A challenge to A.P., Brumley and the boys at the next TDCAA playathon. Can you put these on your playlist?
Tunes we love to hate
POP MUSIC: Blunt song named worst of the worst
Play any song long enough, and it can get irritating.
PAUL MILLER/ The Associated Press
James Blunt demonstrates a talent for irritating with 'You're Beautiful,' which tops a list of the most terrible songs.
But only certain ditties have that miraculous quality that ranks them among the most irritating songs of all time.
Now we know which ones they are.
A just-released poll, run by onepoll.com, has compiled the most teeth-gnashingly terrible songs ever recorded � at least according to those who voted.
Their No. 1 foe?
James Blunt's "You're Beautiful."
Public enemy No. 2 was "Axel F" (from Beverly Hills Cop), with Hanson's "MMMBop" completing the trifecta of dreck.
It isn't hard to see why "Beautiful" would cause more people to dangle fingers down their throats than any number of other dreadful tunes:
� It's recent, so the wound is fresh.
� It's ubiquitous, so there's no escape.
� It's sung in dead earnest, equivalent to the song sporting its own "Kick me" sign.
Other singles that came to appall the public, according to the poll, include "The Birdie Song" by the Tweets and "My Heart Will Go On" by Celine Dion.
That last monstrosity has all the same elements as Mr. Blunt's song going for it, plus the added appeal of bombast.
Of course, merely appearing on a list of most infuriating songs can't compete with two separate incidents in England a few years ago in which women who endlessly played Whitney Houston's take on "I Will Always Love You" were jailed for the offense. One was charged with "noise pollution."
Those aren't the only times maddening music and the law have collided. Government agencies regularly blast certain songs nonstop when they want to torture people or force them out of hiding, from David Koresh's cult to Manuel Noriega.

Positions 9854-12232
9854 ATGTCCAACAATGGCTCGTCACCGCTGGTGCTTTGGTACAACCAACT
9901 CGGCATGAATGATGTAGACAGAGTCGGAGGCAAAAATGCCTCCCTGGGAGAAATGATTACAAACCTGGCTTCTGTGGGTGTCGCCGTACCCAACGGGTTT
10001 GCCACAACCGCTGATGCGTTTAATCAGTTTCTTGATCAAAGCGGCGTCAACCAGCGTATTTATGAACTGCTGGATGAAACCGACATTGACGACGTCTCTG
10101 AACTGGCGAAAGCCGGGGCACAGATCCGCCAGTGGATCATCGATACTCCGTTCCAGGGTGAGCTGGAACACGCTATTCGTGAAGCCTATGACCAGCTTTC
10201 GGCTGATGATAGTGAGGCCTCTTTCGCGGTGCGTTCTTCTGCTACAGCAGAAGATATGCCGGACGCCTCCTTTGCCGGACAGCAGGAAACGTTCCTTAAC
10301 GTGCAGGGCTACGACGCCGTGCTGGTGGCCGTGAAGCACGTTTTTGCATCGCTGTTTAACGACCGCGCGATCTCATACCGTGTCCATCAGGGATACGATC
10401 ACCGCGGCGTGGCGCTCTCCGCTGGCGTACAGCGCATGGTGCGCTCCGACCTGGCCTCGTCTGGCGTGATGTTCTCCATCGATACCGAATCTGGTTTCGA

Here's a personal top five:
1. "Babe" by Styx
2. "Ebony and Ivory" by Paul McCartney and Stevie Wonder
3. "Trapped in the Closet" by R. Kelly
4. "Don't Worry, Be Happy" by Bobby McFerrin
5. "Wanted Dead or Alive" by Bon Jovi, particularly the line "I've seen a million faces and I've rocked them all."
Jim Farber, New York Daily News
I've personally never heard Blunt, and I have no idea what he sounds like, but it doesn't sound like anything I'd like. Ditto with most of the selections on the list, but I do like:
Wanted Dead or Alive
Of course speaking of dead, Macca wouldn't be caught dead with little Mikey these days I suspect, what after Mikey outbid Paul for the Beatles catalog and then sold it to Sony to pay for (a) his defense lawyers, and (b) his way out there lifestyle.
And I'm afraid that attempting to sing "Don't Worry Be Happy" or "Babe" or ANYTHING by R. KELLY would invoke a possibly fatal gag reflex in the band as well as the audience. And we wouldn't want that to happen.
If I had my way, we'd be playing of Steve Earle, The Maines Brothers Band, and Joe Ely selections. I'd sure like to see Newell rappin' the beat to "Cool Rockin' Loretta".
to the extreme i rock the mike like a vandal, light up the stage, i wax a chump like a candle.
[This message was edited by David Newell on 06-27-07 at .]
Here's a little taste of what you're missing:
James Blunt Clip
Just 29 seconds of that is more than enough. LOL.
Thanks for the link RD, but I have no desire to even hear James Blunt. I have drumsticks older than Blunt. Hell, I have drums older than Blunt.
I'm with GG on Dead or Alive--I had it on my old road music tapes and its on my ipod now. Maybe its because it wasn't a pop chart tune. Blunt's song, by contrast, is inescapable torture.